Brett Fawcett


Third Sunday in Easter – April 10, 2016
Acts 5.27-32, 40-41 | Psalm 30 | Revelation 5.11-14 | John 21.1-19
April 4, 2016

In today's Gospel reading, Jesus appears to his disciples after his resurrection and performs a familiar miracle: he asks them (commands them really, in that gentle way of inviting us to obey him that Jesus does) to throw their fishing nets back into the sea.

Of course, once again, the nets fill up with fish, so many that they can't even pull the nets back into their boat. It's just like when Jesus first called his disciples and told them he would make them fishers of men.

Why did he perform this same miracle a second time and why now? I suspect it was because he wanted to refresh them; he wanted to bring them back to the basics.

Most of us need this experience from time to time: A relationship has grown stale, and the partners long for a return to the old initial spark that got them going. A job gets boring and tiresome, and the worker needs to remember why he got into it in the first place, why he chose to love and pursue this talent of his to the exclusion of all others.

But that night they caught nothing. - John 21.3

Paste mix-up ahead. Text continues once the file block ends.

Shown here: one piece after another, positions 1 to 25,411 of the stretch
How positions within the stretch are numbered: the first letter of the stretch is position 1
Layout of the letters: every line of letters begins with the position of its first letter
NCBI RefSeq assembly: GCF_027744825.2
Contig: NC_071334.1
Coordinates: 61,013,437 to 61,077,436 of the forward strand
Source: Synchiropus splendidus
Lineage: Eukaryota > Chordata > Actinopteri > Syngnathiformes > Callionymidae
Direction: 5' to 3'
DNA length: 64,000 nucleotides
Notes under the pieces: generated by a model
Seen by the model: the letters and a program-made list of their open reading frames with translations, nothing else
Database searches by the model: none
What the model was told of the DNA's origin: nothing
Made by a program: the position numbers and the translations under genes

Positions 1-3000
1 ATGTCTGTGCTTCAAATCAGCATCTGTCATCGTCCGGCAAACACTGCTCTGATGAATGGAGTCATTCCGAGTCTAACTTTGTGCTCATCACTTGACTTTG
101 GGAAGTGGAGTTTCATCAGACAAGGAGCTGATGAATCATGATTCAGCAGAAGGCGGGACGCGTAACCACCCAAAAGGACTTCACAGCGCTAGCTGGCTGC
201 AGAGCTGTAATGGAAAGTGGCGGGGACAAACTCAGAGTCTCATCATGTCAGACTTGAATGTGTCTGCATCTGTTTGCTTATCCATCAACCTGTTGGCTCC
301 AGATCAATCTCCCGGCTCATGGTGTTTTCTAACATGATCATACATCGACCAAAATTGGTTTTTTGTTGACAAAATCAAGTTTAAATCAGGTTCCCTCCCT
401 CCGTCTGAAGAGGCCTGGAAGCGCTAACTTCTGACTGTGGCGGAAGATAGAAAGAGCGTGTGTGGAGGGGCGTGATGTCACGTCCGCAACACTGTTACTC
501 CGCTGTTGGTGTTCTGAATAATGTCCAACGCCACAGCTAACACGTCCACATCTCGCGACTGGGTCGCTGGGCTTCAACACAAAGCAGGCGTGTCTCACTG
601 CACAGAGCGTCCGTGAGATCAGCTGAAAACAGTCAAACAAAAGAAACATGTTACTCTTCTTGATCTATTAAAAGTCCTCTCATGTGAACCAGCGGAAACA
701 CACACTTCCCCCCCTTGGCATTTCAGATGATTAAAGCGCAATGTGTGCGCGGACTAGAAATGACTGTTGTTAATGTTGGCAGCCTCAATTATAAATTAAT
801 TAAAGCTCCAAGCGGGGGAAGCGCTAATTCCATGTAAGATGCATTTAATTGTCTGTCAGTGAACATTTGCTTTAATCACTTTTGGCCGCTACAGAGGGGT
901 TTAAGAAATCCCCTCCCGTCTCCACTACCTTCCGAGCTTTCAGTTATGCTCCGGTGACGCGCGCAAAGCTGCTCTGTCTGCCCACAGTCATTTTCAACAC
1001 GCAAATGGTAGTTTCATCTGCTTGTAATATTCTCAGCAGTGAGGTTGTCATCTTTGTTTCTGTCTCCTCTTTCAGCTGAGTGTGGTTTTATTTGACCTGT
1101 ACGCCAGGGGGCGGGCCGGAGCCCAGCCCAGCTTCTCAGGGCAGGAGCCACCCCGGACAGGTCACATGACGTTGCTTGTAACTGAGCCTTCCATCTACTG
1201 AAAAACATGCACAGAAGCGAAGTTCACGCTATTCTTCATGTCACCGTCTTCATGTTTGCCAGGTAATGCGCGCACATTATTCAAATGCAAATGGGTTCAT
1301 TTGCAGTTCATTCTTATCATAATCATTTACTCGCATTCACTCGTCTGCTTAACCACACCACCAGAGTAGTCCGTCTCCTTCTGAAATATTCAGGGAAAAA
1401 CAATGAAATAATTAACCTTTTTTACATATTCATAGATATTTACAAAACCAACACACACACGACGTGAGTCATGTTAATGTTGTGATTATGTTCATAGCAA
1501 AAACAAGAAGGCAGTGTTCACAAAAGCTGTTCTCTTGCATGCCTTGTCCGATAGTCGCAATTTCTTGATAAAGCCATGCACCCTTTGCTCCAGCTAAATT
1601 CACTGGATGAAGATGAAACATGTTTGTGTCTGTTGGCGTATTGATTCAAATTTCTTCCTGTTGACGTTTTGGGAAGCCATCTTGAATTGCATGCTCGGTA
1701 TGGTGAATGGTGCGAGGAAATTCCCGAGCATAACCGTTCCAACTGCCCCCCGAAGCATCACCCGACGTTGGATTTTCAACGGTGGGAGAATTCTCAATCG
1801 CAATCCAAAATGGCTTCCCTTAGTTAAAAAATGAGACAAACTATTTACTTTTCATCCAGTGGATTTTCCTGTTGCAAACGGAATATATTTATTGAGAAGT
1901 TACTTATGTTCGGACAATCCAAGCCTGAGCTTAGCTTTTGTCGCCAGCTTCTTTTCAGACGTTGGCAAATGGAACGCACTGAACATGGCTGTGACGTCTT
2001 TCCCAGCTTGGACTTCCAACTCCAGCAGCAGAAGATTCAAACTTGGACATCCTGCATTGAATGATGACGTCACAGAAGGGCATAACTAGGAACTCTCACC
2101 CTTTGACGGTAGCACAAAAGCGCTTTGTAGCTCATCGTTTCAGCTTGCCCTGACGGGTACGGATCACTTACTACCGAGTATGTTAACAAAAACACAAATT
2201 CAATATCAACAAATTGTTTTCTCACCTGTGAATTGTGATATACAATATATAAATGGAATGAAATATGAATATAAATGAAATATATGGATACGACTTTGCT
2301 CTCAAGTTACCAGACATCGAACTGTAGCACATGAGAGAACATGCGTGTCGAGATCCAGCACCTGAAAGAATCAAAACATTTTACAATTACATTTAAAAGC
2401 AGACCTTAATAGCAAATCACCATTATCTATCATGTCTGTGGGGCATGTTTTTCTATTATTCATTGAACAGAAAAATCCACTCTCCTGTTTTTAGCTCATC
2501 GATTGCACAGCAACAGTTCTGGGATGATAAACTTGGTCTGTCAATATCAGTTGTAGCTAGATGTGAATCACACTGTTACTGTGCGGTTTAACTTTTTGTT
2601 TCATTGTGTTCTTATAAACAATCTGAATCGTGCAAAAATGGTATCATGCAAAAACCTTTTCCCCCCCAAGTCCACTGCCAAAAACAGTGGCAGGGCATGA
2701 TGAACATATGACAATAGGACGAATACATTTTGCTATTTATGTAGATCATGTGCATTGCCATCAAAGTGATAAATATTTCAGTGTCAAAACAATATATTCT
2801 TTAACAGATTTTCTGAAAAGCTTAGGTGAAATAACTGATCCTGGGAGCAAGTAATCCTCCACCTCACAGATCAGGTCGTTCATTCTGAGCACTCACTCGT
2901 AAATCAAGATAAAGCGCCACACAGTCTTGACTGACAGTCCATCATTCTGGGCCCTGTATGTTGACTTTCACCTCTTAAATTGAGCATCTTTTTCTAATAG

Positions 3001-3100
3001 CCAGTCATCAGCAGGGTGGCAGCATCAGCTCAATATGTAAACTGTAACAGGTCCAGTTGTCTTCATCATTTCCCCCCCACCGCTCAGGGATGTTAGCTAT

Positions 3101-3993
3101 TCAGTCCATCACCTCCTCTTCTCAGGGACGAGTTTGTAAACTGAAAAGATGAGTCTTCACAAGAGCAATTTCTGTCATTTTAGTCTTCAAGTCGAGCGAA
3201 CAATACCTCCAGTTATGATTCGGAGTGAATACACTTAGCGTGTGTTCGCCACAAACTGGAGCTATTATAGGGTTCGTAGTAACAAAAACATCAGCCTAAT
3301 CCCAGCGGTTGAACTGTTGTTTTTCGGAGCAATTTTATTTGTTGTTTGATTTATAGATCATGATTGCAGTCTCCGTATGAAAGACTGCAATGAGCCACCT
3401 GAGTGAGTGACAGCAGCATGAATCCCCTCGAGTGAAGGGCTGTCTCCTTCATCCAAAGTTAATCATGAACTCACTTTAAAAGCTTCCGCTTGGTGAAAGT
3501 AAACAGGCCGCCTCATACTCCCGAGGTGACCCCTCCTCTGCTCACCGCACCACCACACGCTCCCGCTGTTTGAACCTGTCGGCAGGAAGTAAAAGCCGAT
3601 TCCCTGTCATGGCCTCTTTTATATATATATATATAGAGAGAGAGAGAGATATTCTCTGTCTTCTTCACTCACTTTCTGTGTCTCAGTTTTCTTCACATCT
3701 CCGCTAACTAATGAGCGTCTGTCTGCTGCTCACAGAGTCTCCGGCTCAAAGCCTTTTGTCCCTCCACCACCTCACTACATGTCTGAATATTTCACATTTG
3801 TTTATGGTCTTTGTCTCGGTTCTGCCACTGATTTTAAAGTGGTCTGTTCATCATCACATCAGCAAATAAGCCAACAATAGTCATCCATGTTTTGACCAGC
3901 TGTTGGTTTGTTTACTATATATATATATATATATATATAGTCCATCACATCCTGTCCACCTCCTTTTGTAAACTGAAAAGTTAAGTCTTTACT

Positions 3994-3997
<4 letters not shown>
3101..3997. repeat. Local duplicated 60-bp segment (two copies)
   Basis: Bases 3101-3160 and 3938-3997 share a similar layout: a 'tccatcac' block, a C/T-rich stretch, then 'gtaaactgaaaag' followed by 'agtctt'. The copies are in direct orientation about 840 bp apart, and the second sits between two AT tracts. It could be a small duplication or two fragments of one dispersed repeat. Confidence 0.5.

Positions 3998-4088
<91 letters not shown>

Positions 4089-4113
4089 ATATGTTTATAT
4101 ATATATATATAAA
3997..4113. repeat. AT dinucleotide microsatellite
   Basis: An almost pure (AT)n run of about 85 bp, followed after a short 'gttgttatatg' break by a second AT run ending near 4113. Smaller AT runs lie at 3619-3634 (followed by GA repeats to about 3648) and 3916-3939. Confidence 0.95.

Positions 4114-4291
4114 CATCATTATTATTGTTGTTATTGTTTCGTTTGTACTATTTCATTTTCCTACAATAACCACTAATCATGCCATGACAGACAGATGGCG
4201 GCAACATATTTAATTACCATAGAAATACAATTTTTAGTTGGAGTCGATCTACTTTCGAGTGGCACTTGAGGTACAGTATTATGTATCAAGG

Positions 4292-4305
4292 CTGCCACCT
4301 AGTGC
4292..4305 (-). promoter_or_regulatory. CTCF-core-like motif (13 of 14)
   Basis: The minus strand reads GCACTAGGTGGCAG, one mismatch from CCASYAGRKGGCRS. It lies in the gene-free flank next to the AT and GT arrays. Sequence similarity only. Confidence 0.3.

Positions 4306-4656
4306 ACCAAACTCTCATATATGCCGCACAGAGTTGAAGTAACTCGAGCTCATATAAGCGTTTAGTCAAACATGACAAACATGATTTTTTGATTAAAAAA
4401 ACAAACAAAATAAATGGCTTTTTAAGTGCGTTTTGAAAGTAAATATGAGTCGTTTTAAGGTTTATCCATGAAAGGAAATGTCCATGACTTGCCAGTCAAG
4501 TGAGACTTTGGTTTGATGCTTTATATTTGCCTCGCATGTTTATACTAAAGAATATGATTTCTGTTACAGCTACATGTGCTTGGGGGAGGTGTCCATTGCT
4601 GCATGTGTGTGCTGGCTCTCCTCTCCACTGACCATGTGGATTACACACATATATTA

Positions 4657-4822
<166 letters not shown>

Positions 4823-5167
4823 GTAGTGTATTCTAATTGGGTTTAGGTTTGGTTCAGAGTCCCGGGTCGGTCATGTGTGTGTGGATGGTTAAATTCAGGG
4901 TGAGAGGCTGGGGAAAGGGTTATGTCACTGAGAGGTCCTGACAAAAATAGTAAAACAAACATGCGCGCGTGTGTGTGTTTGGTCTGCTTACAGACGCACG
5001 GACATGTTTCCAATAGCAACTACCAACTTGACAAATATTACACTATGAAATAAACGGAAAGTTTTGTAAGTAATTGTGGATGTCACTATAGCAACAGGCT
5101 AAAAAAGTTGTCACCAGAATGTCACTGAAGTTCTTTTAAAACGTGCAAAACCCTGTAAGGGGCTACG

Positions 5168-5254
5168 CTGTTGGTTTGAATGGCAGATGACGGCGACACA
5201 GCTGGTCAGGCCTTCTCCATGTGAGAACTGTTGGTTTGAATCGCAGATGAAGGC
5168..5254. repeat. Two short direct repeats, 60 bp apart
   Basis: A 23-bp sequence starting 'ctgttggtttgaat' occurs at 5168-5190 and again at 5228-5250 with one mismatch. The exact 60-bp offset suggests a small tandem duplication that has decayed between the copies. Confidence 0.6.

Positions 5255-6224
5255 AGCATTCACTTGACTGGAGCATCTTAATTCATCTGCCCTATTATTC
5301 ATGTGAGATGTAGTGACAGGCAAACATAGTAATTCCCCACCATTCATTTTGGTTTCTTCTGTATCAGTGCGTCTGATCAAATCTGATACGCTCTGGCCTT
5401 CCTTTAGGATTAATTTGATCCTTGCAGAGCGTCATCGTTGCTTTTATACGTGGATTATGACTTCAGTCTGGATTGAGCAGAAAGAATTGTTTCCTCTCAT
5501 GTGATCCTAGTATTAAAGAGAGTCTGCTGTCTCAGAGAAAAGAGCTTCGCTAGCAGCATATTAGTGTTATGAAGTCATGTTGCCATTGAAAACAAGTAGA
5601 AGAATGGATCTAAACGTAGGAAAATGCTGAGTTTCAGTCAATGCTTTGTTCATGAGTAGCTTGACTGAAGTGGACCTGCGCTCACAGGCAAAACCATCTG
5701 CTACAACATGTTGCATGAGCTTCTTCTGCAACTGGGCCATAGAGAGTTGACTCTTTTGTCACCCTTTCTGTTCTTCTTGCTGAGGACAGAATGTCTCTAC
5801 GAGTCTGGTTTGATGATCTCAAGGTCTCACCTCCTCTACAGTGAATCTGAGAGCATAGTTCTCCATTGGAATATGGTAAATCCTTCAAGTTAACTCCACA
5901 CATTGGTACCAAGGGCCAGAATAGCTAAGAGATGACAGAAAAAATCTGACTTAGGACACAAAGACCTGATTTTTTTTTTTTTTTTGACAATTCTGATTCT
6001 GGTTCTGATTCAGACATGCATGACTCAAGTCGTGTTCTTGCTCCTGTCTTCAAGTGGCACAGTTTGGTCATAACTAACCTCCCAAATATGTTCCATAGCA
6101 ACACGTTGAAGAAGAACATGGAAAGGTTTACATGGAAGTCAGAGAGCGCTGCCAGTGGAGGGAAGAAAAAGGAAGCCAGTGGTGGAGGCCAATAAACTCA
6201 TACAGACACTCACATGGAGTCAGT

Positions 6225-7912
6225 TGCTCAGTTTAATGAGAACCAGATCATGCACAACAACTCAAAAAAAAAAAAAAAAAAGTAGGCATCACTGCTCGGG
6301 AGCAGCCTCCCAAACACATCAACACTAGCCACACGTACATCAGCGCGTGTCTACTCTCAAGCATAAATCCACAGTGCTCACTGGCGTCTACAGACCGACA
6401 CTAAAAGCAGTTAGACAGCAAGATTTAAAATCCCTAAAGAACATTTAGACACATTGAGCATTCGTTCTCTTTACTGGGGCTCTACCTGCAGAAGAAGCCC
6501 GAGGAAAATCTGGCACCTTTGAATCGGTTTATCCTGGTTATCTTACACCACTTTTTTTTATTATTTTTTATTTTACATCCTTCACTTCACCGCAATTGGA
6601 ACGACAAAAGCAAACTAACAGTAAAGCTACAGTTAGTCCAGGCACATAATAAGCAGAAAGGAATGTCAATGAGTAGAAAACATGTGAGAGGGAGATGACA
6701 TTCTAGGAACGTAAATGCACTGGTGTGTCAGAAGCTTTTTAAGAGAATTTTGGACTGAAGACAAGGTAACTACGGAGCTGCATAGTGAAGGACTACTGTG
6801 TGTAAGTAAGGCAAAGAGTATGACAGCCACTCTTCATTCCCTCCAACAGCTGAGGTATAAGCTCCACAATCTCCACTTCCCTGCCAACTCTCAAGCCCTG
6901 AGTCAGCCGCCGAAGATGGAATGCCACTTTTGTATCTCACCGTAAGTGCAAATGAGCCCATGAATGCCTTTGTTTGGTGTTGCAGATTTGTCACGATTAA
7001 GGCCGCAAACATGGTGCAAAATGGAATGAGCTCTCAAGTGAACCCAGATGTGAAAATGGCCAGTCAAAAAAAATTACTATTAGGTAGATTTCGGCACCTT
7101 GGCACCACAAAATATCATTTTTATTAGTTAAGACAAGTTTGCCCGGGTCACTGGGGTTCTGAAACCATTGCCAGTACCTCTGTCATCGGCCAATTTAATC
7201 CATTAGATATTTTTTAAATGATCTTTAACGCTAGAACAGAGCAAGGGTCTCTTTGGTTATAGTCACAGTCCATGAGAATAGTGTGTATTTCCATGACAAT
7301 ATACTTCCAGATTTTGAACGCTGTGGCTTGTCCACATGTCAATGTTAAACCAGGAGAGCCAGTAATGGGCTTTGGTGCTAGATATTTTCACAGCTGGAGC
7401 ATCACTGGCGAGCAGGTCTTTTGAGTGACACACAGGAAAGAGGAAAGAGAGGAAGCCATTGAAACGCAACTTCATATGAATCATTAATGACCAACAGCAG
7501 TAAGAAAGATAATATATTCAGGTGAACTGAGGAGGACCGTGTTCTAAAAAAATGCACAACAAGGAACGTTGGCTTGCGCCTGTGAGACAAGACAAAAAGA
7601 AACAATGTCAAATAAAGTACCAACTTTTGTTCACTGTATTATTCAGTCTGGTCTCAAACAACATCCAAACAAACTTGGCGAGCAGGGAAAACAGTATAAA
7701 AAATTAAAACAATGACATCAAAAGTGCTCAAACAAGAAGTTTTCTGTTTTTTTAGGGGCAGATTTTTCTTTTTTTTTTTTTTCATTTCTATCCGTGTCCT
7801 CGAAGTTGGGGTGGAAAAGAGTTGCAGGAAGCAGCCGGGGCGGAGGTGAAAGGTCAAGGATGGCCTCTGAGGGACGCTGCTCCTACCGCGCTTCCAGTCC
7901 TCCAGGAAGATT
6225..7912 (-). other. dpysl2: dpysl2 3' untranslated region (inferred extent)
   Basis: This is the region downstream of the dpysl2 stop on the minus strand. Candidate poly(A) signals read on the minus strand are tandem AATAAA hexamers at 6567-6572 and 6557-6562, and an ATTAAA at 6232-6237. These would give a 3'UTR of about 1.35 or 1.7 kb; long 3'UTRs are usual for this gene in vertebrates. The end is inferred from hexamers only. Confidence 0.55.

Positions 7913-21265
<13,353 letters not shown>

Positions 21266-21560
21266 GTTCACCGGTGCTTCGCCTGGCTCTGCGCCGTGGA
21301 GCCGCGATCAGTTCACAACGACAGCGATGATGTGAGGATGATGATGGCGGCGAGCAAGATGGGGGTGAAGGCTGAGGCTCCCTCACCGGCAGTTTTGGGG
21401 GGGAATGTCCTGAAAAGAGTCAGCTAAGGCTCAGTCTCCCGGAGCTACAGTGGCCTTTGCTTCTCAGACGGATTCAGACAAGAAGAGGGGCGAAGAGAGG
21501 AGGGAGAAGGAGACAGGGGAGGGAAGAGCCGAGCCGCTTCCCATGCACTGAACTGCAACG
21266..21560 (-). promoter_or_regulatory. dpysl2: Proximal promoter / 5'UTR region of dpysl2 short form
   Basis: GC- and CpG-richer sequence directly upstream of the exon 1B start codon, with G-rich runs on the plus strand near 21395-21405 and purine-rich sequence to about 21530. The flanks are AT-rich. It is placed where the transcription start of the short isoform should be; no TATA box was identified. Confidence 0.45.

'But that night they caught nothing.'

John 21.3

The disciples, perhaps, needed this, too. Yes, they had seen Jesus risen from the dead. Yet, here they are, fishing once again for fish, rather than going out to tell the world that Jesus was alive again.

Why? Perhaps because they still, in their hearts, feared the nails and the sword's blades that could be reserved for them; perhaps they were still uncertain of what it meant that Jesus was alive.

He was no longer this fascinating and loving rabbi, but something much stranger and more amazing. So they returned to something comfortable and familiar: Fishing for fish, rather than for people.

So, Jesus takes them back to where it all began: He showed that he could give them more than they could possibly ever achieve on their own (not only could they never find that much fish on their own, they couldn't even get them into the boat without Jesus' help!).

Surely, they had the same feeling they had when they first dropped their nets, jumped off their boats, and followed this wonderful, mysterious man.

Perhaps this is also why Jesus let them fish all night without catching anything - to remind them how sterile and exhausting it can be to try to build a life without him.

In the First Reading, we see the results of that incident: The disciples rejoice when they are pulled before the Sanhedrin and are commanded to stop preaching.

They joyfully announce that they will obey God rather than men. By being who Jesus wanted them to be, they know the greatest happiness.

May this Easter season equally be a time when we find renewal in our own spiritual lives, a captivating sense of the beauty of Jesus - that sense of his love so enthralling that we would give up everything for the sake of his name.